NEW YORK (CBSNewYork/AP) — Putnam County officials say they will reject a newspaper’s request to release the names and addresses of residents with pistol permits — a move an open government advocate calls illegal.
County Clerk Dennis Sant said officials were meeting Wednesday to discuss legal options.READ MORE: Supply Chain Issues: 'There Really Are Problems Everywhere,' Even For Small Companies
“In Putnam County, I have over 11,000 pistol permit holders, and I refuse to put their lives and their families’ lives in danger,” Sant told The New York Times. “When these laws were conceived, there was no social media, there was no Google maps.”
1010 WINS’ Al Jones reports
Robert Freeman, executive director of the state’s Committee on Open Government, said the county would be violating state law if it withholds the information. “The name and address of any gun licensee are public,” he said.
A story published by the Journal News on Dec. 23 was accompanied online by maps with the name and address of each pistol or revolver permit holder in Westchester and Rockland counties.
The story included comments from both sides of the gun rights debate and presented the data as answering concerns of those who would like to know whether there are guns in their neighborhood.
Following the Newtown school shootings, reporters obtained the information by filing a Freedom of Information Act.
Critics called the publication an invasion of privacy; some said it could endanger permit holders.
“It’s turned out to be an action that was reckless,” Putnam County Executive MaryEllen Odell said, adding that residents without gun permits could also be targeted by criminals.READ MORE: COVID Vaccine 'Mix-And-Match' Study Finds Moderna Booster After J&J Single-Shot Produced Major Increase In Antibodies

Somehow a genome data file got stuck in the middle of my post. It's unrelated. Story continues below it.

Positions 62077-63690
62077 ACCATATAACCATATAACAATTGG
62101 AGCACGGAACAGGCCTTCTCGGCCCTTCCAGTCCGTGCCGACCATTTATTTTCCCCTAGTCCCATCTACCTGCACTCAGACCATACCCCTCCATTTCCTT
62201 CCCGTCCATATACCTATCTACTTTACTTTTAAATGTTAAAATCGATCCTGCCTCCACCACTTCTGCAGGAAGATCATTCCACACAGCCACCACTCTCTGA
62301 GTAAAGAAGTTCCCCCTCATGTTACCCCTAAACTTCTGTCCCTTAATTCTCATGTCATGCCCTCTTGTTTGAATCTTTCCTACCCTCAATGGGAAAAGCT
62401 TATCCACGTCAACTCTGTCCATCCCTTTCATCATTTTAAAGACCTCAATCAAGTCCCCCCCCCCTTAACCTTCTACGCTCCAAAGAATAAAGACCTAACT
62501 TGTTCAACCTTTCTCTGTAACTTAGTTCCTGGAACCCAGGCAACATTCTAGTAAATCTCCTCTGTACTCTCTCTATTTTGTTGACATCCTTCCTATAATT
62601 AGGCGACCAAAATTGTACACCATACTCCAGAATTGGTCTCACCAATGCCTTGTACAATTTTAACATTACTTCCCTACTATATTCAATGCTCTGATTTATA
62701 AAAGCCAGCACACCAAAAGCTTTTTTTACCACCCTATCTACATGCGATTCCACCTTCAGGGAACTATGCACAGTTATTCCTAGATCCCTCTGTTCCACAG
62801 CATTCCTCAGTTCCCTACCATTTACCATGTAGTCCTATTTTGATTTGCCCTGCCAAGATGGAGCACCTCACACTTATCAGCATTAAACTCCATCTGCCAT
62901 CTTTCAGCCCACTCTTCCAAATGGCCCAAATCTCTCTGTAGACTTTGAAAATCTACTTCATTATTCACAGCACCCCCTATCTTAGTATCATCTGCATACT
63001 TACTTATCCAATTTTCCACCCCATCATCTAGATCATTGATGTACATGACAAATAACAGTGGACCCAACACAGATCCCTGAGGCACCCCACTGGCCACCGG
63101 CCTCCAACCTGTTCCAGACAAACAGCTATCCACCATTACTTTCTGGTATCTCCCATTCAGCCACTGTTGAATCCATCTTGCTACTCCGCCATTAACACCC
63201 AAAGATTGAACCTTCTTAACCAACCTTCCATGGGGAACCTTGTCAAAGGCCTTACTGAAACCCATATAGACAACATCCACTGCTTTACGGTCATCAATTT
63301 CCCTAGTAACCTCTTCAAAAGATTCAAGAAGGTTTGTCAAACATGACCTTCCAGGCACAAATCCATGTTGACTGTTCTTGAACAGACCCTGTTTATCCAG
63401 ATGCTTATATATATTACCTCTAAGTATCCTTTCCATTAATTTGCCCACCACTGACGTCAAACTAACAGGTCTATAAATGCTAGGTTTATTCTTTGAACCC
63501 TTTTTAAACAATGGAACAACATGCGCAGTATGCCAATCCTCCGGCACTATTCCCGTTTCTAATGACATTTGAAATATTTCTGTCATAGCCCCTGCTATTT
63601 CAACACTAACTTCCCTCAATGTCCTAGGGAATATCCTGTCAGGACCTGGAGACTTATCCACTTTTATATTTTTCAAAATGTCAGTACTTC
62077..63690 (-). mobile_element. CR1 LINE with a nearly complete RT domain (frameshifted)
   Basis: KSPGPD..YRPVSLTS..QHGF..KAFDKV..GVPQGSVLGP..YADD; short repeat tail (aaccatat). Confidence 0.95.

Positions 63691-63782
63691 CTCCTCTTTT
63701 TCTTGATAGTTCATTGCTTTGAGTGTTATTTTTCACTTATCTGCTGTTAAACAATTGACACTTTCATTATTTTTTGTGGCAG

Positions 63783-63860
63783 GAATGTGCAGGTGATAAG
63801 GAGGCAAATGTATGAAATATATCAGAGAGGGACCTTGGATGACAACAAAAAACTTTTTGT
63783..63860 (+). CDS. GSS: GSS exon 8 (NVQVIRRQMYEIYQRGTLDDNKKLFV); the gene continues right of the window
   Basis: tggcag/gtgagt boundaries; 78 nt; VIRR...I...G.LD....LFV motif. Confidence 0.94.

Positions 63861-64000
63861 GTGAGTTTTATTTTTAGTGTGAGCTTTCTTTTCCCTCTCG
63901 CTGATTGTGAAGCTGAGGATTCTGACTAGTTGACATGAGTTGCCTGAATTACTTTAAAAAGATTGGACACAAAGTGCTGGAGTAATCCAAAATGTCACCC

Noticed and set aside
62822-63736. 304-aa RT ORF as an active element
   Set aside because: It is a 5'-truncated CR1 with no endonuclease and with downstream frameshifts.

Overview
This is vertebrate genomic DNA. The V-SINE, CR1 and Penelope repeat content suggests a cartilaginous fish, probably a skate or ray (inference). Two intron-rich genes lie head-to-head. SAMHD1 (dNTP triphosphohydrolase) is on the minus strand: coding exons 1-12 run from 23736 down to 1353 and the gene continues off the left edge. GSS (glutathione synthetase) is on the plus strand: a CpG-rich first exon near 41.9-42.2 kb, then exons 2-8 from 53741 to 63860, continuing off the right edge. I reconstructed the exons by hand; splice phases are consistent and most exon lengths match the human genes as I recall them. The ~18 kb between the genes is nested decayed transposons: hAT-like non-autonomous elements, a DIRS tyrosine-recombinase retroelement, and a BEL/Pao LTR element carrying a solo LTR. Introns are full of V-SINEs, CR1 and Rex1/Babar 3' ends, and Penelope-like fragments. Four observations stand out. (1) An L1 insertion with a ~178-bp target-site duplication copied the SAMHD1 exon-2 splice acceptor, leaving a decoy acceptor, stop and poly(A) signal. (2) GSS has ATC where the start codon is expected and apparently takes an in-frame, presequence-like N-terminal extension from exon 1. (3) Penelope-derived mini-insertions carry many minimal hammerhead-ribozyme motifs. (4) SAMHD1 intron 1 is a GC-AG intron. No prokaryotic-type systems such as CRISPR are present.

State Sen. Greg Ball referred to Journal News editors as “elitist eggheads” and called the decision to publish the maps “asinine,” that newspaper reported.
“I thank God that Putnam County has a clerk with the guts to stand up and draw the line here in Putnam County,” said Ball, who plans to appear Thursday at a news conference with county officials.
The Journal News has hired armed guards at its headquarters after being flooded with angry calls, but the paper is standing by the project.
“Sharing information about gun permits in our area was important in the aftermath of the Newtown shootings,” the paper said in a statement.
“We believe the law is clear that this is public information and the residents of Putnam County are entitled to see it,” said Journal News President and Publisher Janet Hasson. “We’re troubled that county officials have apparently switched their position since we first requested the information.”
Freeman said the Journal News could appeal a denial, which would be heard within Putnam County government. If a second denial occurred, the newspaper could ask a judge to decide.
The online map only tracks handguns because state law doesn’t require permits for rifles and shotguns.
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